In our travel down the coast of the Pacific Northwest, we are listening to an audio version of the book “The Lost City of Z” by David Grann (https://en.wikipedia.org/wiki/Lost_City_of_Z). This engaging, compelling narrative simultaneously tells the stories of three adventurers: Englishman Fawcett, Brazilian banker Lloyd, and the American reporter and author Grann. The early twentieth century, English explorer Percy Fawcett repeatedly journeyed into the heart of the Amazon in an attempt to discover a rumored, ancient civilization now succumb to the relentless onslaught of what Fawcett described as the green hell.
Far be it from me to summarize the chapters of this book in any manner as to even come close to its effect on the reader, for it is, in a single word–riveting.
Grann captures the essence of the mindset and determination of that era of explorer. The Royal Geographic Society was then filled with men (and later women) of this caliber, people capable of enduring hardship in overland exploration that give the modern day outdoors enthusiast cause to shudder, if not turn away from the thought alone for the onset of nausea.
The journals of Fawcett and his small crew describe pressing through a jungle so thick that a full day’s effort, at times, saw the gain of just 100 yards. The were attacked by mosquitoes without remorse, vampire bats while they slept, bees that nested in the liquid of their pupils, and maggots that infested their open wounds, occasionally pushing through the surrounding skin, as though to come up for air before diving back in. Despite swollen limbs, muscles far too lean to carry the packs on their backs, and the dark brood of malaria, they continued. They built rafts which they pulled up-stream, wading in waters infested with piranha and candiru, the famous “dick fish” of the Amazon river (which I have since learned, is not at all capable nor even interested in swimming into the male reproductive organs (http://www.bbc.com/earth/story/20160104-does-the-candiru-fish-really-eat-human-penises)).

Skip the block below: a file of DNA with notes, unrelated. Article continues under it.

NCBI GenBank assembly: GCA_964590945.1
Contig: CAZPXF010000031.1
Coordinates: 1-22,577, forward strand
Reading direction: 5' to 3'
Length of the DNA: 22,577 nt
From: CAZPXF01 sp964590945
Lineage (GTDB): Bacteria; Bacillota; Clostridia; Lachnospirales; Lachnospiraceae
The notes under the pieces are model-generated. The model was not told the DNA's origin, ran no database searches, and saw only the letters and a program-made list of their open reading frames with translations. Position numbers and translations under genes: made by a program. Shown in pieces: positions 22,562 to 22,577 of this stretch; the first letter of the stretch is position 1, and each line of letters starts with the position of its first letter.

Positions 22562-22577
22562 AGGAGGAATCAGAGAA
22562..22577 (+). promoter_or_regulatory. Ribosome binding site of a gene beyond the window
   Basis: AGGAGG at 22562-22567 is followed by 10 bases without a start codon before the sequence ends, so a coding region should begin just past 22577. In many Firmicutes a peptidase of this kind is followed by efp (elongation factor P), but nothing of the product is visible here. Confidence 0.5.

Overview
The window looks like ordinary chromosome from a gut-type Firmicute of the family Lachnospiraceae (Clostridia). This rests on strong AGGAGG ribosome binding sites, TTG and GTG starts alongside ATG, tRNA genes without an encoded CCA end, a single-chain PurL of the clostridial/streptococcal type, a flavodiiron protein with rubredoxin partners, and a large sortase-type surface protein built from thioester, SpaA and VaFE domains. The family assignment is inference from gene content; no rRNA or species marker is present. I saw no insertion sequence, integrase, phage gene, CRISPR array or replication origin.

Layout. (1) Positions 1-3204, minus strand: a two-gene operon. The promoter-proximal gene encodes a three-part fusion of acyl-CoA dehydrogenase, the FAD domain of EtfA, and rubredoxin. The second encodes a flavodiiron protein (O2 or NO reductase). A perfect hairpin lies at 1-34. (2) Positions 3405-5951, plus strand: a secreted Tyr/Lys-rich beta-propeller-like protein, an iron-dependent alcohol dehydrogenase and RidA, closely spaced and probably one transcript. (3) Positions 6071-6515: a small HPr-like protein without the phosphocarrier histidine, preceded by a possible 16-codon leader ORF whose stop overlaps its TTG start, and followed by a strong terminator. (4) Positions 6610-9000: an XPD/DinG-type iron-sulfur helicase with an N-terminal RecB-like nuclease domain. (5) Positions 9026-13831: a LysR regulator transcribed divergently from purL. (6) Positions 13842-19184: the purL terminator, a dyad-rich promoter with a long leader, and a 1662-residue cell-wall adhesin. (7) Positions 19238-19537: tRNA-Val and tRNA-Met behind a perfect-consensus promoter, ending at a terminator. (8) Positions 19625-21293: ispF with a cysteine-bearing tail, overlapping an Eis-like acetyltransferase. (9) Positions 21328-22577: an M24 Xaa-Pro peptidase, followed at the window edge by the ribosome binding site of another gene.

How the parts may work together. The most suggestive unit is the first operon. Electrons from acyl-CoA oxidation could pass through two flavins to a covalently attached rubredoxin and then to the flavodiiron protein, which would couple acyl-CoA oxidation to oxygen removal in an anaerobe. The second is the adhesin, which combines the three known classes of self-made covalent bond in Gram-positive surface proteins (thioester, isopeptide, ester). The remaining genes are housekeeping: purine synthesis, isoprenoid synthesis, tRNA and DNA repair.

I have not cringed so many times in reading a book as I have in these several hours as we drove from Powell’s book seller in Portland to Redding California. I have not so many times been reminded of how much our relationship to the world outside of the land we occupy as cities has changed.
For centuries Europeans dominated the natural and discovered world through a system of brutal oppression and control. This was accompanied by a determination that anything and anyone outside of the geographic regions described by the Christian bible were automatically uncivilized, heathen, even inhuman. Grann recounts this paradigm in his retelling of some of the Spanish entries into the Amazon with not a handful of men, but hundreds in full metal uniform and thousands of natives forced to accompany as slaves.
We have in the twenty first century entered the age of data collection. Mountains that were once held as impassible, sacred, or simply unnecessary to conquer are now scaled as a matter of recreation. Treks across inhospitable terrains in temperatures that never climb above freezing required years of preparation, massive ships to safeguard rations, and a risk to all who were encumbered.
The same trek across the South Pole are now conducted by individuals with a faction the gear, in far less time. The Pacific Crest Trail is walked, Mexico to Canada, 2600 miles without ever checking a compass, a topographical map, or the stars overhead. Our digital devices can tell us exactly where we are, at any given second, and yet we have no clue as to where we reside.
Colleen and I journeyed forty miles over the source of four days and three nights in the Washington Cascades, carrying packs roughly half the weight of those shouldered by Fawcett and his men. We hiked on trails so well worn that without a map, without compass or GPS we could cross the entire Glacier Peak Wilderness and not lose our bearing. Yet in those four days we were reminded how it feels to carry one’s own weight, to have all that we needed, to “discover” land in which many have gone before us, but they remain preserved enough that we felt as though we could be the first to set foot on those boulders, mountain shoulders, and snow fields.
In Fawcett’s two decades of exploration he adapted, evolved, and improved. He traveled lighter with each entry into the midnight canopy, and learned from the wisdom of the natives. He was perhaps one of the first ethnobotanists, replacing the brutal English attempts at curing wounds with heated irons to using local plant leaves, roots, and applications that for thousands of years had allowed the South Americans to survive, even prosper.
As my own gear has become lighter over three decades of excursions into the wilderness (clearly, a very different wilderness than that of the Amazon), I have moved from 65 pound packs to roughly 20 on most occasions. Now, I am motivated to take this farther, to learn what plants are available along the trail of the Sonoran Southwest, the Colorado Rockies, and the Washington Cascades and Olympic Peninsula such that my pack is even lighter, and I am able to travel longer without resupply.
Yet in comparison to the journeys of Fawcett, Shackleton, and Livingston, I recognize that I will never push my body as they once did. No one does. We have, I am certain, lost that kind of adventure.